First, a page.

Drugs at Music Festivals

While some might think that music festivals and drugs go hand in hand, so do police, and music festivals are often targeted for that very reason.

Every year, police catch hundreds of revellers in possession of drugs.

Many festival goers find this out when they have to go before a magistrate and respond to charges of drug possession.

One young tourist was recently summoned to the Downing Centre Local Court and had to appear before a magistrate after being found in possession of 20 ecstasy tablets.

He was caught with the drugs at a music festival the day before he was due to fly back home.

Instead he had to put off his flight and appear in court. Fortunately, he avoided jail time but left with a hefty fine and a scare that convinced him that he never wanted to do drugs again.

At a Sydney music festival late last year police arrested over 84 people on drug related charges.

More than 100 police were present and sniffer dogs and officers searched 430 people.

Apart from the criminal penalties that can attach to drug possession are the real risks that drugs carry.

Tragically, a 23 year old Victorian man died at a hospital after a suspected drug overdose at the rave. It was believed he drove up from Victoria to attend the festival with friends.

The festival attracted over 18,000 patrons, some of whom, afraid of getting caught for possession, took the two or three pills they brought at once instead of spreading them out over the day before entering the festival.

Some have speculated that the high prices of alcohol inside the venue contribute to the use of drugs which are comparatively cheaper. At least 20 others overdosed on drugs at the same rave.

Often police will work closely with security, checking bags and employing drug detection dogs.

Police are targeting those responsible for drug supply but also reducing the impact of drugs in the community.

According to the law, a police officer does not need a warrant to use a sniffer dog and can carry out a general drug detection search if they have a ‘suspicion on reasonable grounds’ that your are carrying drugs when:

  • You are seeking to enter or leave premises where alcohol is sold and consumed
  • You are seeking to enter or leave a public place where a sporting event, concert, performance, dance party, parade or other entertainment is being held
  • You are seeking to enter or leave public transport, including a station, platform or any stopping place

This means that whenever you are attempting to enter or leave a music festival you may legally be subjected to a drug detection dog search.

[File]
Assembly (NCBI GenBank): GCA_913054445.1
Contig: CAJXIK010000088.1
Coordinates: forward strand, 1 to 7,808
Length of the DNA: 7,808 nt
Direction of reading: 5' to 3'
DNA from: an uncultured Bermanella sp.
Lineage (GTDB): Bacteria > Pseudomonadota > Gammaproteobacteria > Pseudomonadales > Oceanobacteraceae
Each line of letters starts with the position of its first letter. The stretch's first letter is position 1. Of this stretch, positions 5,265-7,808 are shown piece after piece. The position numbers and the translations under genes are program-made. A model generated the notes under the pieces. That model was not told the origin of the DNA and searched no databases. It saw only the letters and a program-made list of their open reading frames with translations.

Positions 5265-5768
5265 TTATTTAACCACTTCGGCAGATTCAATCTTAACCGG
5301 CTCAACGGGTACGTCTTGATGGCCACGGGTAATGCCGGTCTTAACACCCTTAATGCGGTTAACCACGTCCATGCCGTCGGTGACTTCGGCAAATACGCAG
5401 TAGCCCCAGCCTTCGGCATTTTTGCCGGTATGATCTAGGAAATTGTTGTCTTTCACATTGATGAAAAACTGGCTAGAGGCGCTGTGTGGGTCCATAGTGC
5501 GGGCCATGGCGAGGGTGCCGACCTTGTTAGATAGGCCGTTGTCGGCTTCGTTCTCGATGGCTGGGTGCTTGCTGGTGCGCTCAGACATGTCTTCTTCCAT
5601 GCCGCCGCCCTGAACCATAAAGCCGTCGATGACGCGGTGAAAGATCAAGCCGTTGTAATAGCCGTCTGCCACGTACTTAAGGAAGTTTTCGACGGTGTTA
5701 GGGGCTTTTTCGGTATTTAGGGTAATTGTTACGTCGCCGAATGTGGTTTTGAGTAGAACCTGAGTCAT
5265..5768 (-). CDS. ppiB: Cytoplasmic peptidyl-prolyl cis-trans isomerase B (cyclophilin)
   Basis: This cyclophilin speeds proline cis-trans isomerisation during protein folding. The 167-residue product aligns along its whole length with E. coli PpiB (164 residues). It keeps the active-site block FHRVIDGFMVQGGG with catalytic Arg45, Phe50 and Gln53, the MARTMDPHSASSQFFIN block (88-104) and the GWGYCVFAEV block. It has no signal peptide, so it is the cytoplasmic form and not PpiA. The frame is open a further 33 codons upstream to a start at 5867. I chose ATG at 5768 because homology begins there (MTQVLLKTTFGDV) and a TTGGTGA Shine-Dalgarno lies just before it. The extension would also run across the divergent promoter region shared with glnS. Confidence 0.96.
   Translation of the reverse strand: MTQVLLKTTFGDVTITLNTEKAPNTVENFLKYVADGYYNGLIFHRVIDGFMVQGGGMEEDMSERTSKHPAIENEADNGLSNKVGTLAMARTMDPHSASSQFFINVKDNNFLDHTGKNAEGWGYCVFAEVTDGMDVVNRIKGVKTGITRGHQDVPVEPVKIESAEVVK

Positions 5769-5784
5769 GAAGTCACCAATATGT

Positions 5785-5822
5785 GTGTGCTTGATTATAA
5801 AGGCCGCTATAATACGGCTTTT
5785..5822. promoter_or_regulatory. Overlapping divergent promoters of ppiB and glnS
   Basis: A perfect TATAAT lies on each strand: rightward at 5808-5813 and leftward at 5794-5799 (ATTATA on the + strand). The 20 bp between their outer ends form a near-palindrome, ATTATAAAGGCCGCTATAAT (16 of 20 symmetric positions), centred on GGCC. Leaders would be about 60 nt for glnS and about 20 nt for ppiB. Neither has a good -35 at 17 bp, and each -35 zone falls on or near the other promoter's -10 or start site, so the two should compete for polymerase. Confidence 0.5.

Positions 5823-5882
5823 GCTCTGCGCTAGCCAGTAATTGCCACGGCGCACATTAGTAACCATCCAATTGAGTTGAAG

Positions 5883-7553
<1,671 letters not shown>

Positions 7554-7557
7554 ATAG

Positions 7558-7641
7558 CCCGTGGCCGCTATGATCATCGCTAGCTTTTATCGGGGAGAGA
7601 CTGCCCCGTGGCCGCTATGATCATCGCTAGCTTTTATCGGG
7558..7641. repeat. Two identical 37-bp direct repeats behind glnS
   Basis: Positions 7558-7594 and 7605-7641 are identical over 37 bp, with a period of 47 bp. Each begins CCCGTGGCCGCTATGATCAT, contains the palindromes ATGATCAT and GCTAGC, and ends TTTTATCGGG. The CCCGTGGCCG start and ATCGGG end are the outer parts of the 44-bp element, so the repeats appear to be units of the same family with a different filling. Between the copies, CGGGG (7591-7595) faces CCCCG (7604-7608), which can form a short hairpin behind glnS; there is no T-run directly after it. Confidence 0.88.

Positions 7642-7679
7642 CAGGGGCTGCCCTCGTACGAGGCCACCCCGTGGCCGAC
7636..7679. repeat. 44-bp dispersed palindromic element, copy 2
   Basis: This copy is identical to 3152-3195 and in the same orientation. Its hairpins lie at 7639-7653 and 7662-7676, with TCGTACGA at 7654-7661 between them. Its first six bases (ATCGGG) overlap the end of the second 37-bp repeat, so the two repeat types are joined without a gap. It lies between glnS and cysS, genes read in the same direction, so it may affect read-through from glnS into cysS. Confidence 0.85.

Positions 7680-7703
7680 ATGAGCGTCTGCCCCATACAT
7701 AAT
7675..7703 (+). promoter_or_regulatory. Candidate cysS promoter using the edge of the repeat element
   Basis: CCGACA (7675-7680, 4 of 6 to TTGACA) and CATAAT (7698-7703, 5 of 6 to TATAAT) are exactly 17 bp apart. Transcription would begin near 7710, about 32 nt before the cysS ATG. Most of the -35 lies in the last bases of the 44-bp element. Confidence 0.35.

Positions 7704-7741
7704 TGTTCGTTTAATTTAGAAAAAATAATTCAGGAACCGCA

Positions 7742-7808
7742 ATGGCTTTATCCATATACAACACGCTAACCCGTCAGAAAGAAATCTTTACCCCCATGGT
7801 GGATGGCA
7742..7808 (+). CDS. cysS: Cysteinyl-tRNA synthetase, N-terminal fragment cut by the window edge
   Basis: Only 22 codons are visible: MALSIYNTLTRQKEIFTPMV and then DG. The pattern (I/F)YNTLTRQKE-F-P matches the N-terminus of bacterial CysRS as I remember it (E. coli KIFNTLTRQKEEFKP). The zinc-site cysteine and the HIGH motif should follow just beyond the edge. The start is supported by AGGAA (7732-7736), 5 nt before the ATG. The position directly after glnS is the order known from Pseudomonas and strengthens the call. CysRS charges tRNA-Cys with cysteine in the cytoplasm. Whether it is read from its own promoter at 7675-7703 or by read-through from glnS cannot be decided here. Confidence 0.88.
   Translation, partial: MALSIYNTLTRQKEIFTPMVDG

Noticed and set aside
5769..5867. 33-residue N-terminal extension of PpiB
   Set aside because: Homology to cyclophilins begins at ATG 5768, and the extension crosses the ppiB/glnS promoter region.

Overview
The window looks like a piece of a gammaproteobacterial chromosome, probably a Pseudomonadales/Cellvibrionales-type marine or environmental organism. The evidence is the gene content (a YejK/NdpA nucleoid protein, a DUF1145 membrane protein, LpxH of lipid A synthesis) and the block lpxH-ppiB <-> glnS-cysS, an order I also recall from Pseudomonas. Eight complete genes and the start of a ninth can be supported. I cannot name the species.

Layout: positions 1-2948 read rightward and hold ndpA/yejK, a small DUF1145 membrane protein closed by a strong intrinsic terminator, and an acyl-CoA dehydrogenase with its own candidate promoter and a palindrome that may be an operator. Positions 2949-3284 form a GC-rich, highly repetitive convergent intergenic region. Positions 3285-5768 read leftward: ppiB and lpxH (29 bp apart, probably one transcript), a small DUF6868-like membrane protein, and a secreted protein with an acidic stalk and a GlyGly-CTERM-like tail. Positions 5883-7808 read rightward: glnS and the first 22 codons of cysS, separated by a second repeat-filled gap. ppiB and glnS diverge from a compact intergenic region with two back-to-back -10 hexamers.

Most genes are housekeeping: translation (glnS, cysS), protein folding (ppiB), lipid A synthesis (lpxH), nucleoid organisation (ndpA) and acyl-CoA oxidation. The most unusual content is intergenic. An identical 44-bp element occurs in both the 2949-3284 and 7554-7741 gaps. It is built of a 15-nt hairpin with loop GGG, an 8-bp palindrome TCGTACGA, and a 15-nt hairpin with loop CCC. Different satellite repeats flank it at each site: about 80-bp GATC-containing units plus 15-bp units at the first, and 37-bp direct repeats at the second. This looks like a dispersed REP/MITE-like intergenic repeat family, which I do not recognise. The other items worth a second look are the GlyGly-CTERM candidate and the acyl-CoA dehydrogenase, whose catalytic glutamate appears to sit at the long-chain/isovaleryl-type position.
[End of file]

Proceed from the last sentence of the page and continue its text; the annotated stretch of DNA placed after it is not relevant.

However sniffer dogs are just one way that you might come to the attention of police and subjected to a search.

When conducting a search, police must abide by the rules – to stop, search or detain you without a warrant, the police must suspect on reasonable grounds that you are carrying a prohibited substance.

Illegal searches may mean that the evidence is inadmissible in court and charges can be dropped.

Experienced drug lawyers are often able to secure the withdrawal of charges of drug possession that came about due to an illegal search by writing to the Local Area Commander, highlighting the illegality and formally requesting withdrawal. That letter will often contain a warning to police that if they continue with the case, an application will be made to the court for police to pay our client’s legal costs once the case is thrown out.

The maximum penalty for drug possession is two years imprisonment and/or a $2,200 fine. Needless to say, a criminal conviction could affect your future work and travel prospects.

The actual penalty you may receive will vary depending on many factors including if you already have a criminal record, if you show remorse for your actions, whether you cooperated with the police and other circumstances surrounding the offence.

Fortunately, it is often possible to avoid the most severe penalties, and Sydney Drug Lawyers have a proven track record of achieving the best possible results for clients charged with drug possession.

This includes regularly achieving ‘section 10 dismissals and conditional release orders‘ for drug possession and small drug supply cases, which means guilty but no criminal record.

Our specialist drug defence lawyers will fight for you every step of the way.

Ugur Nedim About Ugur Nedim
Ugur Nedim is an Accredited Specialist Criminal Lawyer and Principal at Sydney Criminal Lawyers®, Sydney’s Leading Firm of Criminal & Drug Defence Lawyers.

Show Comments

Comments are closed.